I'm unable to understand this long sentence, particularly the parts highlighted in bold. Can someone break it up for me?

Those who had before known her, (1) and had expected to behold her dimmed and obscured by a disastrous cloud, were astonished, and even startled, (2) to perceive how her beauty shone out, and made a halo of the misfortune and ignominy in which she was enveloped.


Here it is in several sentences:

Some people had known her before. They expected that she would have a horrible cloud around her that would dim and obscure her. What actually happened was that her beauty shone out. It even made a halo from the misfortune and ignominy (disgrace) around her. This astonished and even startled them.

This is a metaphor, of course. Nobody expected a genuine cloud with rain around her. Her beauty didn't literally emit light, nor did she have a halo as in religious pictures, and the halo she didn't have wasn't made of misery. But metaphorically they expected her to have done terribly and to be miserable and ugly, but instead she was beautiful and happy and admirable.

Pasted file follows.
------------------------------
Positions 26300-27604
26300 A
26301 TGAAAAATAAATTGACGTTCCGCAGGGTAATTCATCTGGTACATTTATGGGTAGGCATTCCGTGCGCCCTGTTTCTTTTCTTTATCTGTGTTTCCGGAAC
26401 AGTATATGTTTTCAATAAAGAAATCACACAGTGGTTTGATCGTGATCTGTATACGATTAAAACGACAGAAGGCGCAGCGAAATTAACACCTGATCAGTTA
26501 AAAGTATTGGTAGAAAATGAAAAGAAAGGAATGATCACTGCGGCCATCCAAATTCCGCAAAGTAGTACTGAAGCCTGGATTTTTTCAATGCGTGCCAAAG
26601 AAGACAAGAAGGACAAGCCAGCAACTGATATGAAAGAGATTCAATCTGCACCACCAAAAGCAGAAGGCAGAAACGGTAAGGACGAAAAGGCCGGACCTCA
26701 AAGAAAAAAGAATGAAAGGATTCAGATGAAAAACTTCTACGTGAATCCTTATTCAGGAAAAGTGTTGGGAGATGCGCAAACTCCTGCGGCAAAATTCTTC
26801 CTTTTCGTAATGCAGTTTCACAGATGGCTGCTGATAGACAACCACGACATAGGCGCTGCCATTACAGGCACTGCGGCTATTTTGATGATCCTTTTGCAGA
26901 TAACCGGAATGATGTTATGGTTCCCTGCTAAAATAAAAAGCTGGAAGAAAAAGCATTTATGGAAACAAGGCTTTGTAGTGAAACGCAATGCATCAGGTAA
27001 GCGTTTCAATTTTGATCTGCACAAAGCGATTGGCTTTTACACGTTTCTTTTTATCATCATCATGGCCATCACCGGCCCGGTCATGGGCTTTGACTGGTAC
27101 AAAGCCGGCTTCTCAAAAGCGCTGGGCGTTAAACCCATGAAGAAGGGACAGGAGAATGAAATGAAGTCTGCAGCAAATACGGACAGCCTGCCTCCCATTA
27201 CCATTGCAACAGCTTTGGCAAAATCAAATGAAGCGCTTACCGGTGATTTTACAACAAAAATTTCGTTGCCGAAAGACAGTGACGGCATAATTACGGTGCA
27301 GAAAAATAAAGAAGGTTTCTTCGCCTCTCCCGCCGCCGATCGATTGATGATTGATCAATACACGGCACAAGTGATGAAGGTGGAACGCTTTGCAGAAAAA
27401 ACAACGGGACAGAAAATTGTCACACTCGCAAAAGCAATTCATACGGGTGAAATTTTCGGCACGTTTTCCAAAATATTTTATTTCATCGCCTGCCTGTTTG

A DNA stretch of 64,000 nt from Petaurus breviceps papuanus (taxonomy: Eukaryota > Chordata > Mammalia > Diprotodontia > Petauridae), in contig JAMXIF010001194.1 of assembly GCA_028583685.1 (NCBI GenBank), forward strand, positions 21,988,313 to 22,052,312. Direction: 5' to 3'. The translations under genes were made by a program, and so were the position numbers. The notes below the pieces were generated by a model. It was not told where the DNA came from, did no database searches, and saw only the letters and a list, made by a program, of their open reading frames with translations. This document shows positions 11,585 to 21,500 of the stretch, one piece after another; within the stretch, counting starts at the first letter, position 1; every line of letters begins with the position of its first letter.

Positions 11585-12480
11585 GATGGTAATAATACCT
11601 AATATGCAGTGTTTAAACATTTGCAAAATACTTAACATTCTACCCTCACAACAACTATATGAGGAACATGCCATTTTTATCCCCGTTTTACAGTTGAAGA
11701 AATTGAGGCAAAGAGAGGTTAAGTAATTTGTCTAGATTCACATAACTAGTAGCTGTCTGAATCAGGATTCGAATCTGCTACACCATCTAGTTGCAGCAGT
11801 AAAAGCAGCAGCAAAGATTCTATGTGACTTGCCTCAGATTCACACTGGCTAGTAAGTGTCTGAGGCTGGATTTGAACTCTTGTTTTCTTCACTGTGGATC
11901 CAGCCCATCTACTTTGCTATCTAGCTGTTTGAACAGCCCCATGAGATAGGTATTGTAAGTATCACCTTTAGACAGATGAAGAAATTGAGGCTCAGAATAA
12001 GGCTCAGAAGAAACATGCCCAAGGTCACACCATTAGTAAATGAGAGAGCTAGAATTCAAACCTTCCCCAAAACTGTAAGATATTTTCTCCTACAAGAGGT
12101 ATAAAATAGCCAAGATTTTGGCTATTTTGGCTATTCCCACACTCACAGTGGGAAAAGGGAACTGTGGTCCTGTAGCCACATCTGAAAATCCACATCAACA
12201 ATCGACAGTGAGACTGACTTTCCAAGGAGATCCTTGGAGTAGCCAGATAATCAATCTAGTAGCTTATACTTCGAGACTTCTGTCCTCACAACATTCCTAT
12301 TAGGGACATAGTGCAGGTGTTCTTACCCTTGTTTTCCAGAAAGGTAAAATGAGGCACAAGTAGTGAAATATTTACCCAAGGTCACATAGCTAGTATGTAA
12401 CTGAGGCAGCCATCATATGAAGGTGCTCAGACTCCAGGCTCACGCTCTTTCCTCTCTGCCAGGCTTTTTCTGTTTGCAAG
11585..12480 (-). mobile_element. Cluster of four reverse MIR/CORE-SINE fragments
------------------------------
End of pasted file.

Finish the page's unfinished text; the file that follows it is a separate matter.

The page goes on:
This is reminding me of What Katy Did and other books of that era, which I generally detest as an adult precisely for sentences like that, both their construction and meaning, but that is just an aside.

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  • Your paraphrase is good :) I don't share your sentiment on these kind of sentences, but still +1. – oerkelens May 28 '15 at 14:55
  • The citation is from Hawthorne's The Scarlet Letter, which is well over 150 years old. If you like that kind of thing then fine, but I suspect it's being used inappropriately here by someone trying to learn English (presumably, as she is spoke today, not in early Victorian times). – FumbleFingers May 28 '15 at 15:57

With these long sentences common in Classics you might find it useful to understand the meaning by working backwards from the end of the paragraph. Modern English is very 'up front' in that it likes to put the most important information near the beginning of the sentence/paragraph and the 'fluff' at the end.

This was not the case previously and the language was heavily-influenced by other European languages where writers spoke multiple languages and wanted to make their ideas as 'fancy' as possible.

So here is your paragraph 'backwards':

She was enveloped in misfortune and ignominy. Despite this her beauty shone out like a halo. Many who had known her were astonished and startled to perceive this. They had expected her to be dimmed and obscured by a disastrous cloud.

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